The Sidi Sayed Mosque of Gujaratby Areeb Khan Professional Laundry Attendant
Built-in 1572 by the Gujarat Sultanates in the last year of their existence before they were overthrown by the Mughals, the Sidi Sayyed Mosque has become emblematic of the state of Gujarat. In fact, the stone latticework of the marble screen done on a semicircular arch window also serves as the official logo of IIM Ahmedabad. The mosque, therefore, occupies a position of pride in the city’s landscape and her inhabitant’s imagination.
In here pervades an all-encompassing peace one would not normally hope to find, situated as it is, in the middle of a bustling city.
Gujarat Sultanate can be credited for a significant part of the most astonishing Islamic design in Ahmedabad as well as quite a bit of Gujarat. The mosques worked in their period equal a portion of the best in the nation, and perhaps on the planet as well. The charm of the city can be enjoyed by checking into any of the hotels in Ahmedabad and then exploring on foot or taxi.
It was made in the year 1572-73 by an Abyssinian known as Sidi Saeed or Sidi Saiyyed. He came to Gujarat from Yemen and later served Sultan Nasir-ud-Din Madmud III. He was known as the aristocrat who helped poor people and had an extensive accumulation of books. He manufactured this glorious landmark amid the rule of Sultan Muzaffar Shah III, the last sultan of Gujarat before the Mughal takeover.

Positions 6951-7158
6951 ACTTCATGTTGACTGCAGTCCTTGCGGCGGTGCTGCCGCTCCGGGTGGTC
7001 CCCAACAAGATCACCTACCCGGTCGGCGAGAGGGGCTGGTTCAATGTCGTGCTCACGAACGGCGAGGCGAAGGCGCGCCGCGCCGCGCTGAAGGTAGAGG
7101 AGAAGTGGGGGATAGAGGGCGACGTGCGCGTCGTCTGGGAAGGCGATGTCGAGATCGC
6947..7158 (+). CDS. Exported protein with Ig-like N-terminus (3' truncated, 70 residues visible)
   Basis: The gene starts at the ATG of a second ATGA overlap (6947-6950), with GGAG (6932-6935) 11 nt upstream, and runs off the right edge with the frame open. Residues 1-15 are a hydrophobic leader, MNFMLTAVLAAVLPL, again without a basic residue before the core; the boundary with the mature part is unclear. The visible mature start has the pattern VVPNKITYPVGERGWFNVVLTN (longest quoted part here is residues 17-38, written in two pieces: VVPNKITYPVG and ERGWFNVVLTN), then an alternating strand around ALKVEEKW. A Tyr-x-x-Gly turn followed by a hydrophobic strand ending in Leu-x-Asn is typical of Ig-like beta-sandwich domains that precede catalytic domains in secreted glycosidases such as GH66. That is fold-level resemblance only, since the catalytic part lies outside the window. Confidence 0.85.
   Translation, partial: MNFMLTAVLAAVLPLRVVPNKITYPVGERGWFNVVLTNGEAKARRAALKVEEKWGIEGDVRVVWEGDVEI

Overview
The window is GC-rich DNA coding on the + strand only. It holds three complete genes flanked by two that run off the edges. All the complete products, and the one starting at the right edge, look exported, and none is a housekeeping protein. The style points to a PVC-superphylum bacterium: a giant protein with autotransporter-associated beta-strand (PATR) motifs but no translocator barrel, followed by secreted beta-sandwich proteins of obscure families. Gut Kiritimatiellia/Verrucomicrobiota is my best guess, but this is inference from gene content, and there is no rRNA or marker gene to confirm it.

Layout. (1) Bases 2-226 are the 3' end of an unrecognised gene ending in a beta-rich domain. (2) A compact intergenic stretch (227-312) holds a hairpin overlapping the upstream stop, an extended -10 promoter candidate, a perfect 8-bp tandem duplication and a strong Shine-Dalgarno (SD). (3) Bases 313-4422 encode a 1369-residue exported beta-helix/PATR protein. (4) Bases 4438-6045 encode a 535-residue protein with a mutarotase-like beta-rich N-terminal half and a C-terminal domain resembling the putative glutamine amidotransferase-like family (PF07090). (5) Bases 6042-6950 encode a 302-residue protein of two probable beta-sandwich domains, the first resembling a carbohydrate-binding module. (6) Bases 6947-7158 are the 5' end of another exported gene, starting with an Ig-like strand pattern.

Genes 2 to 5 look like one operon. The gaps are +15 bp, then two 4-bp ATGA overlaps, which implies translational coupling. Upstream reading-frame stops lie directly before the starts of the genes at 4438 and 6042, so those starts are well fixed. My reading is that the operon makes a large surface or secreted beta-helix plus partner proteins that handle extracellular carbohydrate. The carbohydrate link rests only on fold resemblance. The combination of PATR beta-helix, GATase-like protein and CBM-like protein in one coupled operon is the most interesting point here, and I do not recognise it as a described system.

The mosque was utilized as a Government office when the British ran the administration. In 1880 CE paper throws of the cut screen were taken and two wooden models were made for the Museum of Kensington and New York.
The front of the mosque is entirely straightforward with two minarets on the sides (the minarets have fallen now and just the base exists), while the back divider is the place where all the famous jalis are. The wazu (bathing) lake is a small pond. You can see the jalis from the front of the mosque, yet in the event that you need to take great shots, leave the mosque and go to its rear and take pictures from that point. You will get a much cleaner shot.
The jails are an aggregate of eight angled windows which are decorated with these stone cut unpredictable jalis. Around the time when it was getting finished, Ahmedabad tumbled to the Mughals, and the last window in the focal point of the back divider was left without a jali. We can just envision what it would have looked it had the Mughals postponed their intrusion by one more year.
Once you reach Ahmedabad, you can check into any of the hotel surrounding the airport. This mosque is not very far from the airport and hence accessibility will not be a problem.
Created on May 14th 2018 05:15. Viewed 826 times.
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